While Bevere makes a good attempt at unpacking Genesis 1-3 as a framework for thinking about gender, she largely uses the rest of the Bible to proof-text her theories of gender. For example, she takes on 1 Cor. 11, saying that the woman being the glory of man is akin to saying that she brings him favour from God and quotes Prov. 18:22 to support this. The problem is that the latter passage is about a man and his relationship with his wife while her argument about 1 Cor. 11 seems to be made more generally about men and women. What’s the problem? I think that in doing so, Lisa specifically ties marriage (and in other places, motherhood) to womanhood and femininity. It is telling that the majority of her practical advice is about how to relate in marriage and there is almost nothing directed at single women, widows, single mums, etc. It’s as if you’re not fully female until you’re married. At one level, I can see what’s happened here. After all, most of the Bible speaks about women and wives interchangeably. However, if the concept of biblical femininity is to be applied into our culture, where gender roles are no longer confined solely to marriage, we need a larger framework to make sense of them. I think the Bible offers that but it takes a bigger picture than Fight Like a Girl offers.
One thing that Fight Like a Girl pushed me to thinking about more was the question of where humanity is headed. Not sure that I’ve come to any conclusions here so I’d love to hear comments. The thing is, that I think the general thrust of the Bible is forward, not back. It’s about renewal not reversal. We’re not heading towards a garden but towards a city. So we’re to be people of new creation, living out and hoping for the world to come. But what does it mean to live this out with regard to gender? After all, some think there’ll be gender in heaven, others don’t. (What’s does it mean to be ‘like the angels’ anyway?!) Most think there won’t be marriage in Heaven. Some would say that this is what Paul is getting at in 1 Cor. 7 when he talks about not marrying. I think Ephesians 5 gives us more to go on – that marriage now is a reflection of the relationship between Christ and his church. But is there more to it than that?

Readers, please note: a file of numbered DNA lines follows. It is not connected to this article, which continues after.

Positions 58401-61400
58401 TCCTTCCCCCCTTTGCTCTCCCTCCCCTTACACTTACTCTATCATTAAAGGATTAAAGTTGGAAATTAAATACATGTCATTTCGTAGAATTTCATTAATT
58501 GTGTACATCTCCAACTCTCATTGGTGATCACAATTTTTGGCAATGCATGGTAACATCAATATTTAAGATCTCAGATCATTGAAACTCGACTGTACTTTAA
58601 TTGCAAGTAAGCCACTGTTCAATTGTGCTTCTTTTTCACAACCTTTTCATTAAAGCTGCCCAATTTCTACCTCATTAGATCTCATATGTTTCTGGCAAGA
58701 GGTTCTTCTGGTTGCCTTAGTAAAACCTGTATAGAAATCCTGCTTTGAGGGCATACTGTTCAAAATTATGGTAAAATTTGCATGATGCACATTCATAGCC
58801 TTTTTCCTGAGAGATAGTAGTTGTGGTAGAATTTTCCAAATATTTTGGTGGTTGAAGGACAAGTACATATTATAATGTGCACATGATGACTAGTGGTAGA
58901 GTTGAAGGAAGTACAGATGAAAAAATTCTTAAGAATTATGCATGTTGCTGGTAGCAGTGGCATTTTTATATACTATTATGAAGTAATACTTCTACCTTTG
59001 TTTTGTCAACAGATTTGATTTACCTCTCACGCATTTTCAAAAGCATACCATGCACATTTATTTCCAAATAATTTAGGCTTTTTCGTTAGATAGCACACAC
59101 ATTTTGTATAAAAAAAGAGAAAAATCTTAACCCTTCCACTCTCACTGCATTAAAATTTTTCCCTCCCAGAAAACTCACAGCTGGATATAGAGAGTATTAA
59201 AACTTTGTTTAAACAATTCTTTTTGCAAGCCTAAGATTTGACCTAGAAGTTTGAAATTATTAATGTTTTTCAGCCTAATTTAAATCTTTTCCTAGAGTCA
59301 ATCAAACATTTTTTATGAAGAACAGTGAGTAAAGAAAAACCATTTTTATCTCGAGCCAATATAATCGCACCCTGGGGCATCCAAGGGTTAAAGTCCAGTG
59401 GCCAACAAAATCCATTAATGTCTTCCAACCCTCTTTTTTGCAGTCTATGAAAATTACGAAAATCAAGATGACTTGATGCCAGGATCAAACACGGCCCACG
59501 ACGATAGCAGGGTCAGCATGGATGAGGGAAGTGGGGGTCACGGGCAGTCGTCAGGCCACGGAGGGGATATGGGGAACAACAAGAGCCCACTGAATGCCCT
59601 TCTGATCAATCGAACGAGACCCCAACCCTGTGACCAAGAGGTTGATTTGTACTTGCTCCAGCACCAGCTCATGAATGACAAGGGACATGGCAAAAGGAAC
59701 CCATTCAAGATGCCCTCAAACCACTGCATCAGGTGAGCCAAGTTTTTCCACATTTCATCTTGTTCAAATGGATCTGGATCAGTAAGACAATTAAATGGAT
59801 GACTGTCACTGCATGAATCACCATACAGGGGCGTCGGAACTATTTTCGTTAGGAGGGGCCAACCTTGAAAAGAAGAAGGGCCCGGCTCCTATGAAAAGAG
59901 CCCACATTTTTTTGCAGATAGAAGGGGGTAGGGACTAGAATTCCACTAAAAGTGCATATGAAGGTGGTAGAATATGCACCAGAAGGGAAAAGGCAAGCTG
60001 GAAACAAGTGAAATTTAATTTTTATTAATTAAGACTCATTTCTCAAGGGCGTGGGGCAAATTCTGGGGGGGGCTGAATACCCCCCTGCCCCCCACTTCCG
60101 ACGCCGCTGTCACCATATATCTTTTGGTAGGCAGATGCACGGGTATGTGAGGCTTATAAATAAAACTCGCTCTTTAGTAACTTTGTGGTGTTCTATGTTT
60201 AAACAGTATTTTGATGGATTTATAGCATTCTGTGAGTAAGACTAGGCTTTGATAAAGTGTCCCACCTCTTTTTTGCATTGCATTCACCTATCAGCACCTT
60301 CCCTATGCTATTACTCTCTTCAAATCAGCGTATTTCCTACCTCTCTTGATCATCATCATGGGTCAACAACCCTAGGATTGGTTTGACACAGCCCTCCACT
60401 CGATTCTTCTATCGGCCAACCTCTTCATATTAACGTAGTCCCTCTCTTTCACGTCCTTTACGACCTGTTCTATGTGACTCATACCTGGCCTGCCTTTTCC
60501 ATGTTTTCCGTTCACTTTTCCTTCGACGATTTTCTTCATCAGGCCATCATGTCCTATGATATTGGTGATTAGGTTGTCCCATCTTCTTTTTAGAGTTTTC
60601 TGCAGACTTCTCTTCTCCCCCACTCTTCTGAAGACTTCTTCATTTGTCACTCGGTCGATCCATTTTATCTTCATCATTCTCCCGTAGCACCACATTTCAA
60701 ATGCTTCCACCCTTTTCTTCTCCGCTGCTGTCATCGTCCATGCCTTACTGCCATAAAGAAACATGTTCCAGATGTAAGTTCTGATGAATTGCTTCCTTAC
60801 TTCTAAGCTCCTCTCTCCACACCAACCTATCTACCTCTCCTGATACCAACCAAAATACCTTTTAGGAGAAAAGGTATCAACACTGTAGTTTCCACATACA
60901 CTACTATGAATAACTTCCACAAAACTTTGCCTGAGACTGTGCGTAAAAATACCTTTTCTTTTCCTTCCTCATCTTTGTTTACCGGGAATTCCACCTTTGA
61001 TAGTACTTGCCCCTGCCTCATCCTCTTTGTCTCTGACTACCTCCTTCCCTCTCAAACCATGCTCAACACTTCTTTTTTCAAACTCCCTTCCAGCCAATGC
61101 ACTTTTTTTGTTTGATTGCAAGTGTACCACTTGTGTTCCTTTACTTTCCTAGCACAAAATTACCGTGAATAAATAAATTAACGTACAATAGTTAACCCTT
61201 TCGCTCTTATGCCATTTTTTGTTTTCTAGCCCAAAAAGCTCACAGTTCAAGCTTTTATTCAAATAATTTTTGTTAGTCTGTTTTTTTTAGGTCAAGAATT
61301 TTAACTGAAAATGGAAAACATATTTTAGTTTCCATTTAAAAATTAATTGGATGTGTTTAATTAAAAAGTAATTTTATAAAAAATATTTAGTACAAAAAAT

So, would I recommend this book? Well, it depends. I would not recommend it to a single woman. It is too heavily focused on femininity in marriage. I’m not sure it would help them practically or pastorally. I would not recommend it to a married woman who hasn’t thought through a framework for thinking about femininity or approaching the Bible in general. It doesn’t provide a holistic model of either.
But there’s no doubt that there’s lots of gold here. For women who are married or girls going out with someone, considering marriage, there’s lots of food for thought about what it will mean to be a strong helper. In fact, there’s a lot as well about how not to sell out to your culture, how to be empowered as a woman and what the conduct and speech of a godly woman is. I enjoyed it. I thought it was helpful. Though the use of the Bible was inadequate I appreciated the practical advice for life and marriage.There’s plenty of stuff here for all women to hear but the application is so limited to the married woman that it lacks broad appeal. A more robust theological framework would serve both the argument and its readership.
Tamie Davis is an Aussie living in Tanzania, writing at meetjesusatuni.com.